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Turandot is the beautiful, yet cruel, daughter of the Emperor Altoum.
It is dusk in Peking. From the top of a wall of the Imperial Palace a mandarin announces Turandot’s edict to the people. She says she will marry whichever suitor of blue blood manages to solve the three riddles she devises. Those who fail will be decapitated. Like the others who have preceded him, the Prince of Persia has also failed the test and will be executed when the moon rises.
Among the crowd outside the palace, there is an old man who is accompanied by his loyal slave, Liù. He is Timur, ex- king of the Tartars, now in exile and practically blind. In the turmoil he falls to the ground. Liù pleads for help and a young man rushes over to them, pushing his way through the crowd. Lo and behold, it is Prince Calaf, Timur’s son. He, too, has escaped from their homeland and is travelling incognito so as not to arouse suspicion. The two men are overcome at meeting up again after so long. Timur recounts how Liù has helped him during his exile. The prince acknowledges his gratitude and asks her why she has been so dedicated to his father. She replies with disarming sweetness that one day a long time ago, his father had smiled at her and ever since then, she has secretly loved him.
Meanwhile, the crowd sadistically incite the executioner’s men, waiting with growing impatience for the moon to light up the sky, but when the Prince of Persia is finally brought to the scaffold, on seeing how young and handsome he is, their ferocity gives way to pity and they demand he be pardoned. Calaf curses Turandot for her cruelty but his shout quickly dies on his lips as he sees the princess appear on the balcony for a brief moment, time enough to confirm with an imperious gesture the death sentence. Struck by her beauty, he resolves to win her over and sets to work on solving the riddles.
Timur and Liù seek to dissuade him, and even the three Imperial Ministers, Ping, Pang and Pong try everything in their power to make him change his mind. But Calaf is determined. He urges Liù, who desperately tries one last time to convince him to give up, to take good care of his father. Then he spontaneously invokes Turandot’s name three times, striking the gong three times as he does so, thereby announcing his wish to be put to the test.
In a pavilion next to the Imperial Palace, Ping, Pang and Pong go over both the marriage and funeral protocols while they wait for the challenge of this unknown prince. Tired of Turandot’s cruelty and of the countless deaths her riddles have caused, the ministers relax and nostalgically recount memories of a happy life in the past and express the desire to return to their homes in the country. The buzz of preparation at the palace quickly brings them back to reality: the ceremony of the riddles, which will probably conclude with the umpteenth death penalty, is about to begin.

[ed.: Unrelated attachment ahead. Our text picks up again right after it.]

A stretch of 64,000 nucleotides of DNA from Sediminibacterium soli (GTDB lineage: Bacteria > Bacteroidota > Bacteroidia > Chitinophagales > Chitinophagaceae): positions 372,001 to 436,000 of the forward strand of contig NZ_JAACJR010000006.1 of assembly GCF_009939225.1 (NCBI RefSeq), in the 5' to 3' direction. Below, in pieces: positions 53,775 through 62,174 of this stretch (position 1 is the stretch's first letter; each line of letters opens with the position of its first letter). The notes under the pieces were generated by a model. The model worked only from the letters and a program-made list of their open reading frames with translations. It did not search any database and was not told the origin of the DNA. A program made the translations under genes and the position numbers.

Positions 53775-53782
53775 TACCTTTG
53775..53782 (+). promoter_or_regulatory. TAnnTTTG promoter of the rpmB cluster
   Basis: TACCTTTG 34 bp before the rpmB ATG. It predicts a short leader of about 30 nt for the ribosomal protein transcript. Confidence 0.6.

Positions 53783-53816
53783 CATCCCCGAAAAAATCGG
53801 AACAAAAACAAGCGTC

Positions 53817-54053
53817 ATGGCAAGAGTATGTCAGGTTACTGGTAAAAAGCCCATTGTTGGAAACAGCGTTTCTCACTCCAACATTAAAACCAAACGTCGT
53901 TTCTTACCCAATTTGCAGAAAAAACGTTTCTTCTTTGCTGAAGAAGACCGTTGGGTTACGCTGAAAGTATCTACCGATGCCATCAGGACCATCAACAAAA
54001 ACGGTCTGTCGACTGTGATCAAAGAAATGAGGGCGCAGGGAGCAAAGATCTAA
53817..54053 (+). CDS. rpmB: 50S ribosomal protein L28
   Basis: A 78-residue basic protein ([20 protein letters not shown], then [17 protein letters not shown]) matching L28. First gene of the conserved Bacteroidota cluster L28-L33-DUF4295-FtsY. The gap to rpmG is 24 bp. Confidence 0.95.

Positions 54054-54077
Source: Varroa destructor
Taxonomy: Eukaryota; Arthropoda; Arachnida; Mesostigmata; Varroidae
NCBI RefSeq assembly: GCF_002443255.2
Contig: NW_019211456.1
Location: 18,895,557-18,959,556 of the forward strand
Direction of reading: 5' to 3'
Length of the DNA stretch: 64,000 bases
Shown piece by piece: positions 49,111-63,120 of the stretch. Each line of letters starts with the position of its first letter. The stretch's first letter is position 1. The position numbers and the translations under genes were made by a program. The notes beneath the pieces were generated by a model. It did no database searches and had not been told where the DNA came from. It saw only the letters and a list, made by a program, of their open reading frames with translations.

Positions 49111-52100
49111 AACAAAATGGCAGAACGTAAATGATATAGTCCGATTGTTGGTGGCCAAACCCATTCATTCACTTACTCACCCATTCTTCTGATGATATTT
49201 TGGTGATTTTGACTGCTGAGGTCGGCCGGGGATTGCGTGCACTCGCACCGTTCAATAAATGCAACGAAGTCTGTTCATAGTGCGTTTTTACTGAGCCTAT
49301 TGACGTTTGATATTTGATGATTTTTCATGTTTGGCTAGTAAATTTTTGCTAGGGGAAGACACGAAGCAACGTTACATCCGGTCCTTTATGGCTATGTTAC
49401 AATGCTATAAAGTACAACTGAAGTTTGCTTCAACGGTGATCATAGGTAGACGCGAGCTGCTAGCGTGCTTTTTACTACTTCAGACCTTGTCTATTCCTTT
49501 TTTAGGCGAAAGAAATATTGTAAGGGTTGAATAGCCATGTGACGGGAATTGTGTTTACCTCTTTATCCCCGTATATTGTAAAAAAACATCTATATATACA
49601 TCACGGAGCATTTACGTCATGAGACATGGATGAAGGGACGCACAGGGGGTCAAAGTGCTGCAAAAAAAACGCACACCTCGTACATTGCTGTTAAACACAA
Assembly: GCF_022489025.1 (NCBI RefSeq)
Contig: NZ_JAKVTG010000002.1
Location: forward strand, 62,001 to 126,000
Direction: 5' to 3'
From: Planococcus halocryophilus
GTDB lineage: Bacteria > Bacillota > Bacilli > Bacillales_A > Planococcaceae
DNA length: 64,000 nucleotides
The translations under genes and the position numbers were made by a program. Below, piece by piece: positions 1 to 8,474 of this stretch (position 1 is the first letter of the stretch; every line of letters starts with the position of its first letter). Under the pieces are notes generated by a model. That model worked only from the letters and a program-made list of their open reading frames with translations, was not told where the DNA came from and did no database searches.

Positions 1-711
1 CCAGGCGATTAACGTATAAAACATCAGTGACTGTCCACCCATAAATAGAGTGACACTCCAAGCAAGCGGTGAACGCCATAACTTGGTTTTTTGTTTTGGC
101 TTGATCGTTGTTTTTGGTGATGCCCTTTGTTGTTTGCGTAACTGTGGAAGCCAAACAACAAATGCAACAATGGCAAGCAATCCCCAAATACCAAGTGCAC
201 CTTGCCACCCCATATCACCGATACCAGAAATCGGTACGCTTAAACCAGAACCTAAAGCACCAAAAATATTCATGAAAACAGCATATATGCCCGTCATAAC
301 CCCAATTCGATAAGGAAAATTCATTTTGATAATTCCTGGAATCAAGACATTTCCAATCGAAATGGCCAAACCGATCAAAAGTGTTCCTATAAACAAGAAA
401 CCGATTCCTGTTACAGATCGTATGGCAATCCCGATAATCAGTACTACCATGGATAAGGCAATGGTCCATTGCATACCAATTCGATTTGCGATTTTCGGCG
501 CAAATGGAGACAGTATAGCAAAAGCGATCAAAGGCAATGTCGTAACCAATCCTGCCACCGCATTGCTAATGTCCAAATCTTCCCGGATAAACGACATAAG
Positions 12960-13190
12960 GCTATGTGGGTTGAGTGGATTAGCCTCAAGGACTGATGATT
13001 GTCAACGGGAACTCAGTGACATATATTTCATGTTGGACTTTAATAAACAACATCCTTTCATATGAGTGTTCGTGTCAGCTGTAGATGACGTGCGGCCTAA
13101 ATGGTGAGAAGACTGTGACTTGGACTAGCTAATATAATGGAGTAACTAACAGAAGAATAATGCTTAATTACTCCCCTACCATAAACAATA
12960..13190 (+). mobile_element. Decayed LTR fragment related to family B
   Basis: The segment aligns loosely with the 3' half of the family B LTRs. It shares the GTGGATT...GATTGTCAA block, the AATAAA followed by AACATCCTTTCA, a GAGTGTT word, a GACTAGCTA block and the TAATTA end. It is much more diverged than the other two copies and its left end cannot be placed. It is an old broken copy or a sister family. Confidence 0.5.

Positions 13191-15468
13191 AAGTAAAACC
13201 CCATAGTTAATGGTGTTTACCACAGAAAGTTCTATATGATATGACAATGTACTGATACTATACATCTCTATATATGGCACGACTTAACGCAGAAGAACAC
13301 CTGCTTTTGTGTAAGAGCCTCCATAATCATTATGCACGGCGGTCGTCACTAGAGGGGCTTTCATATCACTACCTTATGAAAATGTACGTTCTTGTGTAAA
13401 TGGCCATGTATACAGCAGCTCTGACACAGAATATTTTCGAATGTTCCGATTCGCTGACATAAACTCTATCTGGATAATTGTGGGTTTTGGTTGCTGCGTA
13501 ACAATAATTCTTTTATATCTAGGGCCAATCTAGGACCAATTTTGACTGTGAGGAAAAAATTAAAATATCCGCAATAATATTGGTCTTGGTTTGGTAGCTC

In the big courtyard of the palace, the old Emperor is sitting on the throne at the top of a monumental staircase surrounded by his whole court. Three times, in a feeble voice, he asks the unknown prince to renounce the challenge; three times Calaf stubbornly refuses. But then Turandot appears. Beautiful, unperturbed, she explains why she is so fierce and why she hates men. Thousands of years ago, one of her forebears was raped and killed by a foreign king and now, to atone for that crime of long ago, she puts her suitors to this cruel test, certain that none of them will ever have her. One last time she invites the young man to give up, but yet again he refuses and the test goes ahead.
The unknown prince solves the three riddles one after the other, giving the right answers: hope, blood, Turandot. The crowd cheers, acclaiming him the winner. Humiliated, the princess implores her father to save her from the arms of a foreigner whose name she does not even know, but the Emperor reminds her of the sacredness of the edict. At this point it is Calaf who frees her of this constraint on the condition that she also resolve a riddle: before dawn she must find out his name and where he comes from. If she manages, he is prepared to die.
It is night. In the palace gardens the voices of the heralds announcing Turandot’s decree can be heard: no one in the city must sleep until the name of the unknown prince has been discovered. Calaf waits fearlessly for dawn to break, sure that his love will win, in the end. The three ministers burst onto the scene and first with promises, but then with threats try to wrench the secret out of him. After his umpteenth refusal, a group of guards bring in Timur and Liù, beaten and bleeding; having seen them in the prince’s company, they suspect they know his name. Before Turandot, Liù declares that she is the only one who knows his name but out of love, she will not divulge it. The princess has her tortured but the slave does not give in. In admiration Turandot asks her where she finds so much strength. Liù replies that it comes from love and adds that soon, she – Turandot – too, will burn with the same flame. Then, afraid of betraying her secret under torture, she takes a dagger and stabs herself. Liù’s death shakes everyone deeply.
Calaf and Turandot remain alone together. Driven by the force of love, he approaches her resolutely. She tries to repel him but he manages to kiss her on her mouth and in so doing, it is as if a spell is broken: Turandot experiences an emotion hitherto unknown to her, a feeling capable of melting her heart of stone. She realizes she has loved him right from the moment she first set eyes on him. Only now does the prince reveal his real name: Calaf, son of Timur, and adds that, if she wishes, she can still send him to his death.
Shortly afterwards, before the Emperor, dignitaries and all the people, Turandot declares that she finally knows the name of the foreigner: his name is Love.